F1: Lothian driver makes point in European Grand Prix
The 26-year-old Scot, who started from tenth on the grid in his Mercedes-powered Sahara Force India, delivered another masterclass in tyre-preservation to finish seventh.
“We were the on team to opt for a one-stop strategy,” said Di Resta, who has now scored 27 points in the opening eight grands prix, matching his total for the whole of last season. “We did the first 24 laps on the first set of tyres, which meant I had to complete the final 33 on the last set.
“We were helped by the laps we spent behind the safety car, but in the end I really began to struggle for grip over the closing laps.
“As result, I lost places to Michael Schumacher’s Mercedes, and the Red Bull of Mark Webber. Both of them were on fresher rubber. Obviously that dropped me back, but then I was able to take advantage of the clash between Pastor Maldonado and Lewis (Hamilton), so that gave me back the couple of positions I’d lost.”
Maldonado ripped into Hamilton after their latest on-track bust-up, although he was later found to be the guilty party.
Maldonado and Hamilton collided for a third time in Formula One following incidents in Monaco and Belgium last year, with the latter suffering heavily after being punted into a wall on the penultimate lap of the European Grand Prix.
Desperately attempting to hold on to third place with badly worn rear tyres, Hamilton found himself under attack from Maldonado at the end of the DRS zone going into the right-hander turn 12.
Correctly holding his line as Maldonado attempted to pass around the outside in his Williams, the Venezuelan had to run off track.
When Maldonado rejoined moments later at the left-hander turn 13, he ran into the side of Hamilton’s McLaren, forcing him off and out of the race. Entering the final lap of the scheduled 57, Di Resta was lying sixth and on course to match his best-ever F1 finish for the third time, but in the closing few corners he was caught and overtaken by the Mercedes of Nico Rosberg.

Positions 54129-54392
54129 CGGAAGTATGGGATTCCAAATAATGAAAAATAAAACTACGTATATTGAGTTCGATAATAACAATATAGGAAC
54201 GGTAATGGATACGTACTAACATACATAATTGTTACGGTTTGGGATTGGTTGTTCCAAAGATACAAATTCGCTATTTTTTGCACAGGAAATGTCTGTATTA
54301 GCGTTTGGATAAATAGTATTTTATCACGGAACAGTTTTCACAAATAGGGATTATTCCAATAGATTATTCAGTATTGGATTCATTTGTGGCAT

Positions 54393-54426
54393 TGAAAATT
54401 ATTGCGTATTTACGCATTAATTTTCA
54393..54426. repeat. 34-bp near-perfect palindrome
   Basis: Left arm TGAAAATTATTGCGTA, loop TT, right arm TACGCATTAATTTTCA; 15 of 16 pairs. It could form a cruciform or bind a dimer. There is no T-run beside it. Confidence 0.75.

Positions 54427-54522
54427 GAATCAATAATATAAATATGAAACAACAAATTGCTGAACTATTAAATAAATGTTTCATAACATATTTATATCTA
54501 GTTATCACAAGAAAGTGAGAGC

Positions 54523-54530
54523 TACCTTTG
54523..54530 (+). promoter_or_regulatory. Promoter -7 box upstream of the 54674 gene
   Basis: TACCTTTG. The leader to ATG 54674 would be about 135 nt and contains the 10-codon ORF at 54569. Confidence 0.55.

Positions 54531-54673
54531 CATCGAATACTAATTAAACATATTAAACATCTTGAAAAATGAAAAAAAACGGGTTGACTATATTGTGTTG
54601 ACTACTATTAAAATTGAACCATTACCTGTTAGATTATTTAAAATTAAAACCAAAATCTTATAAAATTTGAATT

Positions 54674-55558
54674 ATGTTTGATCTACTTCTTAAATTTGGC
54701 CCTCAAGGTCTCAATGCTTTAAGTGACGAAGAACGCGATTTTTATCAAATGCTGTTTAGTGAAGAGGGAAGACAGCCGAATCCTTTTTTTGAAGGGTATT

“Yeah, that was disappointing,” Di Resta admitted, “but in many ways I was just a sitting duck because the car was struggling so much for grip.
“But after the disappointments we suffered last time out in Montreal, where we didn’t score any points, to have both our cars finish in the top ten was excellent.”
And Di Resta is already looking forward to the next race of the season, the British Grand Prix in a fortnight at Silverstone. “We had a great qualifying at last year’s British Grand Prix and ran as high as sixth in the race before had a problem at the pitstop,” the Scot continued. “I’m confident we won’t have any of those issues this year, and with the pace we’re currently delivering, I know we’ll be fast and competitive.
“It’s always great to race in front of my home fans, and this year I’m determined to give them something to really cheer about.
Ferrari ace Alonso, meanwhile, drove a controlled, aggressive race from a distant 11th on the grid to win the 29th grand prix of his career.
“This is a very, very emotional victory for me,” said the proud Spaniard, who stopped his car in front of two packed grandstands to celebrate with his fans, beamed.
“Nothing beats winning a grand prix in front of your home fans and to do it in such dramatic way just makes it all the more special.”
Double world champ Alonso, who now leads the championship from Webber, who finished fourth, was joined on the podium by fellow F1 champions Kimi Raikkonen and Michael Schumacher. It was the Mercedes driver’s best result since he came out of retirement in 2010.
But the result of the race was altered dramatically when the Red Bull of defending world champ Sebastian Vettel, and the Lotus of Raikkonen’s team-mate Romain Grosjean, retired when they were first and second respectively.